So, I said, “Okay.” And having been given that directive, I got up and walked up, because it was sort of a theater-type of classroom, and I remember walking up the stairs to the door. And I got out, and yeah, the National Guard was still there. And they didn’t stop anybody. They didn’t stop and talk to me, they didn’t say you weren’t supposed to be here or anything like that, but I tried to avoid them, and in avoiding them, I had to walk from Bowman Hall—I think it was Bowman Hall—straight through to the left of—there’s a building between, to the left of Taylor Hall. Across The Commons to Van Deusen Hall, which is sort of at that curve where Portage Drive and where the ROTC Building was. So, I did.
[Interviewer]: So, you were walking still toward Van Deusen to get your things, or—?
[John Wilsterman]: Yeah, I had, I don’t remember, I had to go to Van Deusen Hall for a reason. I had some books there or some notebooks. Anyway, as soon as I got to The Commons, I crested the hill at Taylor Hall and I saw this huge crowd. And I don’t know if anybody has ever properly estimated the number of students that were standing around, but I heard the bell, and I looked down, and I saw this huge crowd, thousands of students.
If they wanted to—they cancelled, there was supposed to be a rally at the Victory Bell that day, and we knew about, but the president had forbidden it and there wasn’t going to be any demonstration. We were going to have nothing but classes originally, but they were going to shut down the school. But, if they wanted to have a big crowd there to watch this spontaneous protest, then cancelling classes at ten o’clock in the morning was a good way to do it. Because when I got to The Commons, I saw this—I saw thousands of people standing around.
[Interviewer]: So, that was about ten in the morning, you think? Kind of mid—
[John Wilsterman]: It was probably closer to ten thirty. And if they wanted me to leave campus, this event was going to keep me from doing that. There were a cadre of protestors who were in the middle of the campus and then there was like a buffer-zone between them and the National Guard, and they were standing in front of the other ROTC Building which, they were not going to let anybody burn that one. I mean, these were wooden buildings. They were left over from the World War II era.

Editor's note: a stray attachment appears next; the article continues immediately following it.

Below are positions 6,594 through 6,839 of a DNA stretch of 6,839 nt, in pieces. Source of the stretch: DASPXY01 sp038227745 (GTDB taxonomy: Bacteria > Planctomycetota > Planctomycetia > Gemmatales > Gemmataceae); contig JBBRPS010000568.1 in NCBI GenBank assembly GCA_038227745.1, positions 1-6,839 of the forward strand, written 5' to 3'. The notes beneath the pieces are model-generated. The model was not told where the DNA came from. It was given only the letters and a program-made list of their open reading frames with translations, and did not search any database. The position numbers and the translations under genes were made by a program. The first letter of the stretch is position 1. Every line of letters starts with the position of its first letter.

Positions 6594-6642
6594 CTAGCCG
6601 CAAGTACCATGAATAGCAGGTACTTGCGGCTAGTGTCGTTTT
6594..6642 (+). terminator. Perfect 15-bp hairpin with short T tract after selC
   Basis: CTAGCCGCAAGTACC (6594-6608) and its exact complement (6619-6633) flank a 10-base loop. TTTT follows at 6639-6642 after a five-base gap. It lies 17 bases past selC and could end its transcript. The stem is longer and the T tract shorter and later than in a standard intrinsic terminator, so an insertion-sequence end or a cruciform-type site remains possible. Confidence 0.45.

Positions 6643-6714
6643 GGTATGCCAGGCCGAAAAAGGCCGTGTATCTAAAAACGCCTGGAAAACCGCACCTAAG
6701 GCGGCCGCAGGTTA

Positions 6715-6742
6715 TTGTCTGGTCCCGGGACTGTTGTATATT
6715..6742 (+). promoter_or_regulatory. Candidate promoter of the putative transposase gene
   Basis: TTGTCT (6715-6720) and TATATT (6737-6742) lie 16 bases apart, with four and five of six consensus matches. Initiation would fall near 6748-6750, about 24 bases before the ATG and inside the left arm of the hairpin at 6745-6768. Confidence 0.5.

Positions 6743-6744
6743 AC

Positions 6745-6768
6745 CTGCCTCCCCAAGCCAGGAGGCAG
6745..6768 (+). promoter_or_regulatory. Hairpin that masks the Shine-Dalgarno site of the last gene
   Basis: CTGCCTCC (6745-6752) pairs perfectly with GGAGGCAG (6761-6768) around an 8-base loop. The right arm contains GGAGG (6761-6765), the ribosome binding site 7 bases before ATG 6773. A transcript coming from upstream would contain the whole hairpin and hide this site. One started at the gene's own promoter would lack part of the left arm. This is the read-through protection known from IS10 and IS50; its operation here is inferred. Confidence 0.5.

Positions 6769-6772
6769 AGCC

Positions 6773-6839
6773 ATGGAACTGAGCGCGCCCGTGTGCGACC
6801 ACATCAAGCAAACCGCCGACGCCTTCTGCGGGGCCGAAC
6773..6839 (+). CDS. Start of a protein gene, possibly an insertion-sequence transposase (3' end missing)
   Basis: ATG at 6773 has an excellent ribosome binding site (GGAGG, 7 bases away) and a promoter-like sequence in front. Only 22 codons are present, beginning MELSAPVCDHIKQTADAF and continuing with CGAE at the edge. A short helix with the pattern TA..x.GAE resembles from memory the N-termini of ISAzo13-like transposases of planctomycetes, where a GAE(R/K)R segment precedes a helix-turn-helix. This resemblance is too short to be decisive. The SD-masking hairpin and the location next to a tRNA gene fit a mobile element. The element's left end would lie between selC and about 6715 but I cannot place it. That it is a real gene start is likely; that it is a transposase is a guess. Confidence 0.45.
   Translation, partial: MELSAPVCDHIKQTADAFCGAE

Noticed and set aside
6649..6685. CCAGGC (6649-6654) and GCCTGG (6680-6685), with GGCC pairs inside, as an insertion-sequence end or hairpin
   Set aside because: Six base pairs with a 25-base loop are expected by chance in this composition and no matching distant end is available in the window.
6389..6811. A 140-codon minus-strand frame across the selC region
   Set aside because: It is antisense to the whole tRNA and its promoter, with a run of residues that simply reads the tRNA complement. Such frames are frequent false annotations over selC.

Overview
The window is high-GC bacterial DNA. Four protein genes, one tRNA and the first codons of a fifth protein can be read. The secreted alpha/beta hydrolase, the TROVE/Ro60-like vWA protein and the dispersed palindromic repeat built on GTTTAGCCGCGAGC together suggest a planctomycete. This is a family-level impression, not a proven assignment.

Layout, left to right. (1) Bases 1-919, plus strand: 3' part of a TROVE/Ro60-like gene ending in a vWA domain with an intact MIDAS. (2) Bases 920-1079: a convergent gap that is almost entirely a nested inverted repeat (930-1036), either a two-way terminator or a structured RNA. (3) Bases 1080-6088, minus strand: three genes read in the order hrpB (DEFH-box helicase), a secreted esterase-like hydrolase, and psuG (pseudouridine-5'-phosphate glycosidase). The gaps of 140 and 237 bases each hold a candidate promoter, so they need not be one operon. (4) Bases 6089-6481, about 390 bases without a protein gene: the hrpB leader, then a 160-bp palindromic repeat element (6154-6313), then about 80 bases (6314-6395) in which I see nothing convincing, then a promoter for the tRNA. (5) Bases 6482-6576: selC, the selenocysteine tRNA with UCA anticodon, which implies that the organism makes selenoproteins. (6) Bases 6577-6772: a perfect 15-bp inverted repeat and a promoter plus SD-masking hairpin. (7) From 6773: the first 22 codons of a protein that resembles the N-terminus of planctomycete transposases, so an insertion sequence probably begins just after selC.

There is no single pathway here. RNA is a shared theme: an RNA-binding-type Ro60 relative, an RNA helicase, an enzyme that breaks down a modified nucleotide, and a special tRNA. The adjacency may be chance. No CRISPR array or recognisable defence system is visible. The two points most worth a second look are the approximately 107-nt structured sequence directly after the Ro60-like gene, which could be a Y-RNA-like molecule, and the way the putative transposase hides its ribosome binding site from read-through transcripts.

[Interviewer]: Right, the Quonset huts.
[John Wilsterman]: Yeah. Well, they were pretty much two-by-fours and siding. They looked like big double-wides. The National Guard were spread out in front of that remaining ROTC Building. And there was a bunch of protestors in front of them, probably a hundred yards in front of them, and yelling and carrying on and doing a very active and vocal protest. And then there was a ring of at least five thousand students standing around watching, and I was one of them.
And I stood there, kind of between the corner of Taylor Hall on the edge of that hill and where the Victory Bell, which is off to my right, was and just stood there and watched for a while. And it was kind of like a big event where you couldn’t get close enough to the action, but I didn’t want to get close enough to the action, I didn’t want to be there.
And it was then that one of the National Guard leaders got on a bullhorn and told everybody to disperse. And that if they didn’t disperse, that they were going to take action. Nobody left, nobody moved. The crowd kept getting bigger. And people like me, walking from class to wherever they were going to go, wherever they were told to go, wherever they wanted to go, were going to get absorbed by this big crowd just because you want to see what’s going on. So, I had it in my mind that I didn’t know what was going to happen, but then, I started edging to my left, going towards Van Deusen Hall, staying on the perimeter of the Common area. And that’s when they sort of formed this skirmish line with bayonets, you know, the position where they hold the bayonet out at a forty-five degree angle and they started marching, and that’s when I saw them shoot the tear gas. Tear gas wasn’t coming at me, but it was going towards this crowd that were doing the vocal protest.
But it was a little breezy that day. Nice May weather. It was not hot, not cold, it’s perfect weather. It was a little breezy. So, the tear gas was ineffective, it was blowing back towards the National Guardsmen, for the most part, kind of quartering-away from them. Then I saw the kids picking it up and throwing it back at them, and we all thought that was pretty funny. Keep in mind, there wasn’t one person in that crowd that thought they were going to die.